IROQUOIS CONTRIBUTIONS TO THE UNITED STATES CONSTITUTION
The U.S. Constitution is not solely White man's law, IT IS NATIVE AMERICAN INDIAN LAW.
For those who disrespect the laws of The Constitution as it is NOW written and outlined to bring fairness in laws for every person living in the U.S. do you not understand that the laws were founded by Native American Indians who had fair and ancient laws systems that pre-dated European laws brought to the Americas.
For those who spit on the U.S. Constitution and its Bill of Rights and its laws, you spit in the face of every single Native American Indian who inspired those laws.
You spit in the face of every Native American Indian like me who UNDERSTANDS the foundation and need for those laws to protect our rights.
LAWS THAT DO NOT OPPRESS, DO NOT DISCRIMINATE, DO NOT SILENCE FREE SPEECH, DO NOT INTERFERE WITH PERSONAL RIGHT TO RELIGIOUS BELIEFS OR FREE WILL CHOICE IN FAITH, DO NOT PROMOTE SLAVERY, DO NOT PROMOTE ANYTHING THAT GOES AGAINST THE INHERENT RIGHTS OF ANY RACE OF MAN LIVING IN THE U.S. FROM THE DAY THE LAWS WERE WRITTEN, TO PRESENT DAY AMERICA!!!
Oct. 21, 1988 [H. Con. Res. 331]
H.Con.Res. 331 (100th): A concurrent resolution to acknowledge the contribution of the Iroquois Confederacy of Nations to the development of the United States Constitution and to reaffirm the continuing government-to-government relationship between Indian tribes and the United States ...
... established in the Constitution
"Whereas the original framers of the Constitution, including, most notably, George Washington and Benjamin Franklin, are known to have greatly admired the concepts of the Six Nations of the Iroquois Confederacy; Whereas the confederation of the original Thirteen Colonies into one republic was influenced by the political system developed by the Iroquois Confederacy as were many of the democratic prin- ciples which were incorporated into the Constitution itself; and. Whereas, since the formation of the United States, the Congress has recognized the sovereign status of Indian tribes and has, through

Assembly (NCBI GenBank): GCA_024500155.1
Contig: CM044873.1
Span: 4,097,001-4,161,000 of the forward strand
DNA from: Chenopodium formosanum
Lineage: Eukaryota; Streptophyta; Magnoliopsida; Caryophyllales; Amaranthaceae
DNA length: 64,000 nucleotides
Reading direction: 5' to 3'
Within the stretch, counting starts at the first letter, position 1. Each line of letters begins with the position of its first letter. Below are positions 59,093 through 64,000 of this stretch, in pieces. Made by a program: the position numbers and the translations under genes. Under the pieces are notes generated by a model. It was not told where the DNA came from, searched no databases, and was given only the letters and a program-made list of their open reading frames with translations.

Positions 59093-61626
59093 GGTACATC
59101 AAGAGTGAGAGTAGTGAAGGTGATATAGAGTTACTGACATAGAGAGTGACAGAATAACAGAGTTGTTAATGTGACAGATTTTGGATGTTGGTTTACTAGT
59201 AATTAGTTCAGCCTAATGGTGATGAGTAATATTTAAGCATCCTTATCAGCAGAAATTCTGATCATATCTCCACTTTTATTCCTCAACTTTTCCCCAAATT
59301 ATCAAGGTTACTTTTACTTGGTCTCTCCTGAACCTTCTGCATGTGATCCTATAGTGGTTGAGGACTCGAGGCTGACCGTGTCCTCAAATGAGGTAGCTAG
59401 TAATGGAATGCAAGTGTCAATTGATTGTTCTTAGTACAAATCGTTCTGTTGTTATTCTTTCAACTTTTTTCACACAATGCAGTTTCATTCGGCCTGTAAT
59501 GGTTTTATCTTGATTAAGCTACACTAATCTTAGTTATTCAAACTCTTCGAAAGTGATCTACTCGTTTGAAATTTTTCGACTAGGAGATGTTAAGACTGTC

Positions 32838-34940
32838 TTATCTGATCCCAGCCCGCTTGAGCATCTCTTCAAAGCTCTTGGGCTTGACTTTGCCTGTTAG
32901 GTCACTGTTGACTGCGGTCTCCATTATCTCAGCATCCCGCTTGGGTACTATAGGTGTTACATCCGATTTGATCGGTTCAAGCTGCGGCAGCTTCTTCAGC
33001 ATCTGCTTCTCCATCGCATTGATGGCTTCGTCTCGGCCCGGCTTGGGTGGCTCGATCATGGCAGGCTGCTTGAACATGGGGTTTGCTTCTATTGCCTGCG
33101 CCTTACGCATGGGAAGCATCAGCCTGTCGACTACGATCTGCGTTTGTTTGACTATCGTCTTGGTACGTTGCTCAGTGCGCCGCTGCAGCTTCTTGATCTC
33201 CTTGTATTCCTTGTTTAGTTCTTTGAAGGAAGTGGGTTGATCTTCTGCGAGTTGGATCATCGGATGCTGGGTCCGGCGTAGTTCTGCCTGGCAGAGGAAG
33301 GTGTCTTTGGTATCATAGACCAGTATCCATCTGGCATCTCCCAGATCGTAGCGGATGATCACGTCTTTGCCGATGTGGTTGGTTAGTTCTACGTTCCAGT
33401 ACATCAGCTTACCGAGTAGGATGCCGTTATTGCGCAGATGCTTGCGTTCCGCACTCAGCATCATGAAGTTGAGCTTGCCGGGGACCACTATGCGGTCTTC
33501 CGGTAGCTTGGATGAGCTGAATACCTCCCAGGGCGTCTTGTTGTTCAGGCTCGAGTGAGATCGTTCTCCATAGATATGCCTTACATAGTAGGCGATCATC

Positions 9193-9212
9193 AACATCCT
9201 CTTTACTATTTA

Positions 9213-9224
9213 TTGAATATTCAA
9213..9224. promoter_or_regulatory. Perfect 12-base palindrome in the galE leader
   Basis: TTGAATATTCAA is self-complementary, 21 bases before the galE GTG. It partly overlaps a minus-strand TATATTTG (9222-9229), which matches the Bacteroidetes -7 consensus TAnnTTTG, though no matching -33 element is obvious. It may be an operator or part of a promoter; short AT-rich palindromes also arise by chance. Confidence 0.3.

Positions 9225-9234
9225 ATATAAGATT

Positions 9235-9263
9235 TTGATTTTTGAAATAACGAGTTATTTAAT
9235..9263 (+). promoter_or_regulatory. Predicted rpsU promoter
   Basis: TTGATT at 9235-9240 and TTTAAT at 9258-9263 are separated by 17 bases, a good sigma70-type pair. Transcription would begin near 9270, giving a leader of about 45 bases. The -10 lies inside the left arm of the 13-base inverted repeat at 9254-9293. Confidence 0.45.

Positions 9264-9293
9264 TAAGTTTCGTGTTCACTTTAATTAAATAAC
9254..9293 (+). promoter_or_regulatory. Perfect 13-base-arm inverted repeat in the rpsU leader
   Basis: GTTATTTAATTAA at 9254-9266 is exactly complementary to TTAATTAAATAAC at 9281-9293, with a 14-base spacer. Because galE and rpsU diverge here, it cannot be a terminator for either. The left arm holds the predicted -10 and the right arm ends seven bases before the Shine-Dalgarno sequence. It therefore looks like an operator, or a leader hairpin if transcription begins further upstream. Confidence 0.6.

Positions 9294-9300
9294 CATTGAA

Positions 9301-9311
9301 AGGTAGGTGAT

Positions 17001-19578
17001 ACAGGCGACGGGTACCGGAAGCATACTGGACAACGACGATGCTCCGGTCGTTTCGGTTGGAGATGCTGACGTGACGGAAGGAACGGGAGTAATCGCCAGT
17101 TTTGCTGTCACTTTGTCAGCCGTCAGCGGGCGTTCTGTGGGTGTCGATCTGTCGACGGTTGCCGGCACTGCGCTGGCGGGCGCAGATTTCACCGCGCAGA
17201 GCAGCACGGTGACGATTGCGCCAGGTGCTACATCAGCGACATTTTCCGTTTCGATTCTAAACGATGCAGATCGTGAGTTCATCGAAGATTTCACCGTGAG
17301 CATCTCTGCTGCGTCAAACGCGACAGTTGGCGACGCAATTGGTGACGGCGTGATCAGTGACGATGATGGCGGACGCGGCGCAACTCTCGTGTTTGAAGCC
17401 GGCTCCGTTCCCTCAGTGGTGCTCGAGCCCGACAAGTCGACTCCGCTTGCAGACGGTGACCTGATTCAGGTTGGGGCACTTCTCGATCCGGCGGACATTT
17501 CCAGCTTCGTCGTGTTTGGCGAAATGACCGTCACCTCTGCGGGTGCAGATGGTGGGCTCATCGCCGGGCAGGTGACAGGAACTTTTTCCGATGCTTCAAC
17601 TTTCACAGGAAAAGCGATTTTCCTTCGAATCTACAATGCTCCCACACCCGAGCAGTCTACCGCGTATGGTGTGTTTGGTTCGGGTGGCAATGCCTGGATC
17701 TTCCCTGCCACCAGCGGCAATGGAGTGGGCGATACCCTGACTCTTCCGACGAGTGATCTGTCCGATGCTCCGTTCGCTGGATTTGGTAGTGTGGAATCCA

CONCURRENT RESOLUTIONS—OCT. 21, 1988 102 STAT. 4933 the exercise of powers reserved to the Federal Government in the Commerce Clause of the Constitution (art. I, s.2, cl. 3), dealt with Indian tribes on a government-to-government basis and has, through the treaty clause (art. II, s.2, cl. 2) entered into three hundred and seventy treaties with Indian tribal Nations; Whereas, from the first treaty entered into with an Indian Nation, the treaty with the Delaware Indians of September 17, 1778, the Congress has assumed a trust responsibility and obligation to Indian tribes and their members; Whereas this trust responsibility calls for Congress to "exercise the utmost good faith in dealings with Indians" as provided for in the Northwest Ordinance of 1787, (1 Stat. 50); Whereas the judicial system of the United States has consistently recognized and reaffirmed this special relationship: Now, there- fore, be it Resolved by the House of Representatives (the Senate concurring), That— (1) the Congress, on the occasion of the two hundredth anniversary of the signing of the United States Constitution, acknowledges the contribution made by the Iroquois Confed- eracy and other Indian Nations to the formation and develop- ment of the United States; (2) the Congress also hereby reaffirms the constitutionally recognized government-to-government relationship with Indian tribes which has been the cornerstone of this Nation's official Indian policy; (3) the Congress specifically acknowledges and reaffirms the trust responsibility and obligation of the United States Govern- ment to Indian tribes, including Alaska Natives, for their preservation, protection, and enhancement, including the provi- sion of health, education, social, and economic assistance pro- grams as necessary, and including the duty to assist tribes in their performance of governmental responsibility to provide for the social and economic well-being of their members and to preserve tribal cultural identity and heritage; and (4) the Congress also acknowledges the need to exercise the utmost good faith in upholding its treaties with the various tribes, as the tribes understood them to be, and the duty of a great Nation to uphold its legal and moral obligations for the benefit of all of its citizens so that they and their posterity may also continue to enjoy the rights they have enshrined in the United States Ck)nstitution for time immemorial. Agreed to October 21, 1988."
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